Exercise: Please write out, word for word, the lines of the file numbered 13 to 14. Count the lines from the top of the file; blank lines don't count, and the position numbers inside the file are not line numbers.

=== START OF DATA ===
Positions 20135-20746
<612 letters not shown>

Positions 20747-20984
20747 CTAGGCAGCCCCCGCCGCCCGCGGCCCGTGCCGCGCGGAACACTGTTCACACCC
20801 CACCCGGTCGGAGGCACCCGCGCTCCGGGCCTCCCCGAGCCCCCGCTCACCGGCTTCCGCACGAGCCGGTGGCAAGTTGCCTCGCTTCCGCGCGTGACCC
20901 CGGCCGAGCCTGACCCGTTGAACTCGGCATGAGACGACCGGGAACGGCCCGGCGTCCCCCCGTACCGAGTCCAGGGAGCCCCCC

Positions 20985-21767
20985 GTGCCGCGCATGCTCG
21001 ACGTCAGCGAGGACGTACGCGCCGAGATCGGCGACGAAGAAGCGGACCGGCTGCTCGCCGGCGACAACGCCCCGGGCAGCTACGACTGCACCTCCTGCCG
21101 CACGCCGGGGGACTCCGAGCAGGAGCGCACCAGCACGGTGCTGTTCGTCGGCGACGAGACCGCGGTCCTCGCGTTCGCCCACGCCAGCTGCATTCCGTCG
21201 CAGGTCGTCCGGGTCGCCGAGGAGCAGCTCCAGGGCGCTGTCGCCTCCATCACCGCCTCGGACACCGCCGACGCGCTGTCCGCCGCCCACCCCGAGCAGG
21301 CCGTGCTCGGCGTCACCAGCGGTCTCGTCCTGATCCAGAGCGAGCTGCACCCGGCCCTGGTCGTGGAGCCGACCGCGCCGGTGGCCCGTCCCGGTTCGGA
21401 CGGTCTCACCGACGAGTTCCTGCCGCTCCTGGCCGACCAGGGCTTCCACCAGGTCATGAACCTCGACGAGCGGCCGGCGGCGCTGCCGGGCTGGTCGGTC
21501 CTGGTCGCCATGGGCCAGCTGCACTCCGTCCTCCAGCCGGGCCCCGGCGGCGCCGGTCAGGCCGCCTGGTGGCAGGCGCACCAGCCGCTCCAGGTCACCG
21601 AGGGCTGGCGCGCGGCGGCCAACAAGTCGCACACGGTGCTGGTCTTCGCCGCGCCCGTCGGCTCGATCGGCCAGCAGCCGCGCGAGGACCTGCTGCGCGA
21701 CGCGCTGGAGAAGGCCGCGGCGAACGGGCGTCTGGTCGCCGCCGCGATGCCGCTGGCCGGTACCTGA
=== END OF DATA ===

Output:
21401 CGGTCTCACCGACGAGTTCCTGCCGCTCCTGGCCGACCAGGGCTTCCACCAGGTCATGAACCTCGACGAGCGGCCGGCGGCGCTGCCGGGCTGGTCGGTC
21501 CTGGTCGCCATGGGCCAGCTGCACTCCGTCCTCCAGCCGGGCCCCGGCGGCGCCGGTCAGGCCGCCTGGTGGCAGGCGCACCAGCCGCTCCAGGTCACCG